The 3 variables storing the state numbers need to be reset to their default value (1: corresponding with the Normal state). That is not necessary for the v_right, because it is always calculated. The option 'Retain state on revisit slide' is not activated, which means that on revisiting the slide the Normal state is reset automatically. The variable v_states needs to be redefined.

Since the multistate object SS_Feedback is timed for more than one slide, and can be hidden by actions on later slides, it is important to show this object and put it back in the Normal state. The automatic reset to the Normal state is not happening due to the timing. The Next button needs to be hidden.

## Formula with 4 terms

The 4 variables storing the state numbers need to be reset to their default value (1: corresponding with the Normal state). That is not necessary for v_right, v_left, v_leftM and v_rightM because they will be calculated. The option 'Retain state on revisit slide' is not activated, which means that on revisiting the slide the Normal state is reset automatically. The variable v_states needs to be redefined.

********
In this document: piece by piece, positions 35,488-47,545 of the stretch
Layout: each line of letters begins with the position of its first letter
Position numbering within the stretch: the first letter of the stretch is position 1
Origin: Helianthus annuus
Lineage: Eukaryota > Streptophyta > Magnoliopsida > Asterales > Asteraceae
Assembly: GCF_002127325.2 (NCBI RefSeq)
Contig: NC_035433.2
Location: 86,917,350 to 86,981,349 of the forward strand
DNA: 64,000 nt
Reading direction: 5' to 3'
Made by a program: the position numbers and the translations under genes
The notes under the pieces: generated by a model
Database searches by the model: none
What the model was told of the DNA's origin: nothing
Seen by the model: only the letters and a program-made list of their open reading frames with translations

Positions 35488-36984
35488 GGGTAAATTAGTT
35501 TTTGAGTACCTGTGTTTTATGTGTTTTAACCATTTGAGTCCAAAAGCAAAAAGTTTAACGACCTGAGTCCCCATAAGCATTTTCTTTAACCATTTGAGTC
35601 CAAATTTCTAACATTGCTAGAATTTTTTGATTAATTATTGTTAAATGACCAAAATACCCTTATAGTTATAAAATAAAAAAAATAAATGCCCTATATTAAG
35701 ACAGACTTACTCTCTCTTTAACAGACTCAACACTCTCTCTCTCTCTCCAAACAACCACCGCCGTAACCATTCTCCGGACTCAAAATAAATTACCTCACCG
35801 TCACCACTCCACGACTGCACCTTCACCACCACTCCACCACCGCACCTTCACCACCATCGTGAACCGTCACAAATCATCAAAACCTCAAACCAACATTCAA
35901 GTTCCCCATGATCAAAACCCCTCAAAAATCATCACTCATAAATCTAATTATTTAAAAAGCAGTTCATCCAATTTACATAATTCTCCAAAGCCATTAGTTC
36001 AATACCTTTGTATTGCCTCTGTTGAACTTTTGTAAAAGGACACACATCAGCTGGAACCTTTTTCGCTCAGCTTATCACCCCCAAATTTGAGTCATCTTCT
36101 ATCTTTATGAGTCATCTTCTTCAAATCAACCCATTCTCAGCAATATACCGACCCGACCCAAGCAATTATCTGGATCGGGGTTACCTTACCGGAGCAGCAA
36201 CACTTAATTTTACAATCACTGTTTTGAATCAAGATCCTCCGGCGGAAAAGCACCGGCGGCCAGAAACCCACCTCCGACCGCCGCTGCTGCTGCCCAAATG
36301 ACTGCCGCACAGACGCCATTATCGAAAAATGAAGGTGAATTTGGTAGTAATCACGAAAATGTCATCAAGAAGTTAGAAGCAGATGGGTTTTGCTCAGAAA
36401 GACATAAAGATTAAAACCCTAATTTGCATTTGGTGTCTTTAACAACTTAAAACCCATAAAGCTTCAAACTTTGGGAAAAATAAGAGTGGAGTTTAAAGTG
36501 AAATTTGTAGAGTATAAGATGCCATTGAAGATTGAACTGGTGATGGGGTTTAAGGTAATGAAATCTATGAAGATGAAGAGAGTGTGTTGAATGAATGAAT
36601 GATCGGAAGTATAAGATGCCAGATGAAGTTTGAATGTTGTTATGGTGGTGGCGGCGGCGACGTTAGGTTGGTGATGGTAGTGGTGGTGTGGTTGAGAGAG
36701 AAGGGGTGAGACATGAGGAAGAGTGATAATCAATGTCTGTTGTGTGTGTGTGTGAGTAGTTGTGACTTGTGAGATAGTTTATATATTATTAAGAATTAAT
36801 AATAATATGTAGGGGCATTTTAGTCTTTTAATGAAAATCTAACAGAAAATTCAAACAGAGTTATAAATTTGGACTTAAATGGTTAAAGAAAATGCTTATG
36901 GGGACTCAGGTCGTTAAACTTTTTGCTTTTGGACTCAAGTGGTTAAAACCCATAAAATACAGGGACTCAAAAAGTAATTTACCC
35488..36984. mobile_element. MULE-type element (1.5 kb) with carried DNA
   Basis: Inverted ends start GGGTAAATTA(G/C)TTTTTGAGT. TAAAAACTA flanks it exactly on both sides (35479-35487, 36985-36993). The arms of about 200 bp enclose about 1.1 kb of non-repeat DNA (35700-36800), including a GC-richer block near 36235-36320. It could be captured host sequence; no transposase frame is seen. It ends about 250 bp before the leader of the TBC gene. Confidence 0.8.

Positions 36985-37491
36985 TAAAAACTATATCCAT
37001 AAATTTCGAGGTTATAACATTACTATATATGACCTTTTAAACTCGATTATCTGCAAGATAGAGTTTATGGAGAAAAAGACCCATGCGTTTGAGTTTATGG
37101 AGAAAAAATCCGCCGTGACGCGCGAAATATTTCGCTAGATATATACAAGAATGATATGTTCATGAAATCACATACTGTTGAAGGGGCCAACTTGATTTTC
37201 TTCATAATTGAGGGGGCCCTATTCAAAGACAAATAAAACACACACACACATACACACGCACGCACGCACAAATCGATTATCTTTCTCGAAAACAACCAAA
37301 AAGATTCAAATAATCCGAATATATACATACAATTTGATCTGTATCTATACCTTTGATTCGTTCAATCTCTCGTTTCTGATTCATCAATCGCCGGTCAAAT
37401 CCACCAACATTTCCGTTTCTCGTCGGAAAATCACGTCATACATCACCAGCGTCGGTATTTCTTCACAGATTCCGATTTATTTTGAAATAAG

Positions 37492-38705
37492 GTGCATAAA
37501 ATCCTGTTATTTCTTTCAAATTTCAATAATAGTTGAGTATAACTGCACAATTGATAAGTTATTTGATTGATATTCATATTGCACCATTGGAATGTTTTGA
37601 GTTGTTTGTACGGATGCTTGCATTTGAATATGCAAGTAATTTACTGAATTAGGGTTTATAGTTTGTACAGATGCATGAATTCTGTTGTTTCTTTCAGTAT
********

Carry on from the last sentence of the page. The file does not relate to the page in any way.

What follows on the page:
The resetting for the feedback object is for the same reason as in the other Formula slide.

# More?

I used a similar workflow in this small project, which is meant as exercise for the math's class about Multiplication tables.

It is a responsie project, uses the same shared action I have used in the use case I described here. The Submit actions are a little bit more complicated. Your challenge: try to replicate this project. This is the link: